Both the one-stage and two-stage surgical re-implantation protocols have their disadvantages. For example, and as noted above, the two-stage re-implantation process requires six to twelve weeks between operations. This is a very difficult time for the patient as they do not have a functional joint in place and it is typically very painful to mobilize or ambulate with an antibiotic spacer. Articulating spacers are somewhat better than static spacers, but are also more expensive as well as more difficult and time-consuming to place during the original stage one procedure. From a health care standpoint, the two-stage procedure also requires two separate hospitalizations. Finally, from a surgeon's standpoint, a significant amount of scar tissue develops during the time span between the two procedures. This makes for a very difficult and time-consuming second stage operation. In addition, the two-stage re-implantation process involves not one, but two, very difficult surgical procedures. The estimated cost of removing the infected original implant, eliminating the infection, extended hospitalization, nursing home care or home health care during the period between the first and second operations, a well as re-implanting a new prosthesis is currently roughly $100,000 per case. This is a tremendous overall burden on the universal health care system and, in the United States alone, reaches approximately $1.2 billion per year. This statistic does not begin to measure losses in patient economic productivity, quality of life, as well as pain and suffering. Moreover, this statistic does not reflect the costs associated with the projected increase in TJR operations in the future as noted above.

On the other hand, a one-stage re-implantation surgical protocol requires absolute identification of the infecting organism in order to proceed. Unfortunately, it is very difficult to achieve this absolute identification in the current health care systems. In addition, a one-stage re-implantation protocol requires the use of fully-cemented components. Fully-cemented components are typically not favored by U.S. surgeons for revision surgery. Fully-cemented components typically require very high amount of antibiotic. This often is as high as 10% by weight. For example, 4 g of antibiotic are required for a 40 g bag of cement. The increase of antibiotic by weight raises concerns regarding structural weakening of the cement.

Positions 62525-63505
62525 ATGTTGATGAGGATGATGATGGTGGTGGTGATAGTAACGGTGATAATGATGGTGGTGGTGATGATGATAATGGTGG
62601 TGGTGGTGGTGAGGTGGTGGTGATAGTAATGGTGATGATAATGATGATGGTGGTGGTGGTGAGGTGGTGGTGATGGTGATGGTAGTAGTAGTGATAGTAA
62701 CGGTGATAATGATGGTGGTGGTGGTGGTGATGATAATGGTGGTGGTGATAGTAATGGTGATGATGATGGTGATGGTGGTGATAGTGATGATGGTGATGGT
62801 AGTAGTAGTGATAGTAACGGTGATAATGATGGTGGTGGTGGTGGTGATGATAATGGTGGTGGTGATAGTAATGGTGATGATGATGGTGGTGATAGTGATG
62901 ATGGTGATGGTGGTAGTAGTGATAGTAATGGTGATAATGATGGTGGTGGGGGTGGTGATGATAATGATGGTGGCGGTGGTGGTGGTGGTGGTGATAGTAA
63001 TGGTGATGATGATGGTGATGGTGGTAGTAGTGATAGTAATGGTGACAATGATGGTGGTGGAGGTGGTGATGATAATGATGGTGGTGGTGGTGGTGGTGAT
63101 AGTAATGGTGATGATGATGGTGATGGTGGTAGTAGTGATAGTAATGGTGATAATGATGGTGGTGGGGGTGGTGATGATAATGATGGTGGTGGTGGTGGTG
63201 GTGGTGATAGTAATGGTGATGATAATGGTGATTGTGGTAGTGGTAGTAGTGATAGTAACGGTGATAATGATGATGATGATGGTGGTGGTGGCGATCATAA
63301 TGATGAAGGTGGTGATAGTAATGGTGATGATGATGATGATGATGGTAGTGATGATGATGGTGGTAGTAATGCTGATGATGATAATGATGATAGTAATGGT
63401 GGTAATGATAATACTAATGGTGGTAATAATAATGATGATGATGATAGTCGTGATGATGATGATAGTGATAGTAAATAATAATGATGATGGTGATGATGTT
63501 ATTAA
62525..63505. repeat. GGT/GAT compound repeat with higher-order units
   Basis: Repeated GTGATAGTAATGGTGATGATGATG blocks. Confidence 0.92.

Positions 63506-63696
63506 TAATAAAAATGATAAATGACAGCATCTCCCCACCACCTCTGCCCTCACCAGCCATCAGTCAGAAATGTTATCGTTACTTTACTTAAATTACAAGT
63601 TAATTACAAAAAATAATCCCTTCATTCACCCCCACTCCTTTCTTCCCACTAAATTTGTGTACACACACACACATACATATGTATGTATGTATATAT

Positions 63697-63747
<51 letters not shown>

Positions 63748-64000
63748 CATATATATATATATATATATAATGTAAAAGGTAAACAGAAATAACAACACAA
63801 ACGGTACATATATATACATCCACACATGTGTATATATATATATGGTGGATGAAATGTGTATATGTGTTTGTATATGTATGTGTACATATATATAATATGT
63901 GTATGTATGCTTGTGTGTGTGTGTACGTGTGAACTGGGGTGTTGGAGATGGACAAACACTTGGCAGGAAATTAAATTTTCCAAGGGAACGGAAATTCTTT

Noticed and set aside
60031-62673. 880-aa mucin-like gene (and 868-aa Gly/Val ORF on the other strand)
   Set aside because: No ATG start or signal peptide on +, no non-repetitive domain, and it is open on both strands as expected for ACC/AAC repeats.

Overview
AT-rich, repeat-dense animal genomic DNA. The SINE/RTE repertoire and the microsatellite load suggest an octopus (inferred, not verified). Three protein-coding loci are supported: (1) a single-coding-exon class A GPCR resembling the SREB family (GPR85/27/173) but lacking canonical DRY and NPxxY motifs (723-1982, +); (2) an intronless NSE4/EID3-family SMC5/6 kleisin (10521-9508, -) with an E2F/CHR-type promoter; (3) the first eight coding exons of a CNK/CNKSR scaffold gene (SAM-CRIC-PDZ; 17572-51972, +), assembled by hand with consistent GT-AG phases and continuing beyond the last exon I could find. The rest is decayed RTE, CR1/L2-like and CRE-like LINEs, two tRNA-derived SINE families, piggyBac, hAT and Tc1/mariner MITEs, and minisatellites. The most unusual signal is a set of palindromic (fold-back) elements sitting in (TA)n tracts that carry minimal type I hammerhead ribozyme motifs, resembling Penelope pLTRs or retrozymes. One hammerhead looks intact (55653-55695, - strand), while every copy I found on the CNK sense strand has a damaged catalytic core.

Moreover, and in both one-stage and two-stage re-implantation surgical protocols, the release of the antibiotic from the bone cement is completely uncontrolled. This is a significant disadvantage of both protocols and essentially acts to lengthen the time between the first and the second surgical procedures in the two-stage re-implantation process.

Thus, there remains a need in the art for a device that may be employed during re-implantation surgical procedures that may be used to deliver antibiotic in a controlled and titratable manner directly into the synovial joint cavity and adjoining medullary canals as a means of eliminating the infection following the removal of a previous orthopedic implant. In addition, there remains a need in the art for such a device that can provide stability and maintain the physical dimensions of joint space and normal soft tissue envelope in any joint undergoing the re-implantation of an orthopedic implant. In addition, there remains a need in the art for such a device that may be easily employed, facilitates the reduction in the time needed to conduct the stage one re-implantation surgery and that reduces the overall time between the first and second stages of a two-stage re-implantation surgical protocol.

SUMMARY OF THE INVENTION

The present invention is directed toward an antibiotic delivery system including a device and method for treating an synovial joint and adjacent tissues, including bone, during the re-implantation of an orthopedic prosthesis. The antibiotic delivery device includes an intramedullary stem adapted to be removably mounted in a medullary canal of a bone. The stem includes an inlet adapted to be in fluid communication with a source of fluid-borne antibiotic, a plurality of outlets disposed along the stem and a channel extending between the inlet and the plurality of outlets for delivering fluid-borne antibiotic from the inlet to the plurality of outlets so as to distribute the antibiotic along the medullary canal in a controlled fashion.

In addition, the present invention is also directed toward a method of treating an infected synovial joint and adjacent tissue during a two-stage re-implantation of an orthopedic implant. The method includes the steps of removing the infected implant mounted to the medullary canal of a bone and debriding the medullary canal. An intramedullary stem is then installed into the medullary canal. The stem includes an inlet, a plurality of outlets, and a channel extending between the inlet and the plurality of outlets. In addition, the method includes the step of providing a source of fluid-borne antibiotic to the inlet of the intramedullary stem so as to distribute the antibiotic through the channel and outlets into the medullary canal in a controlled fashion.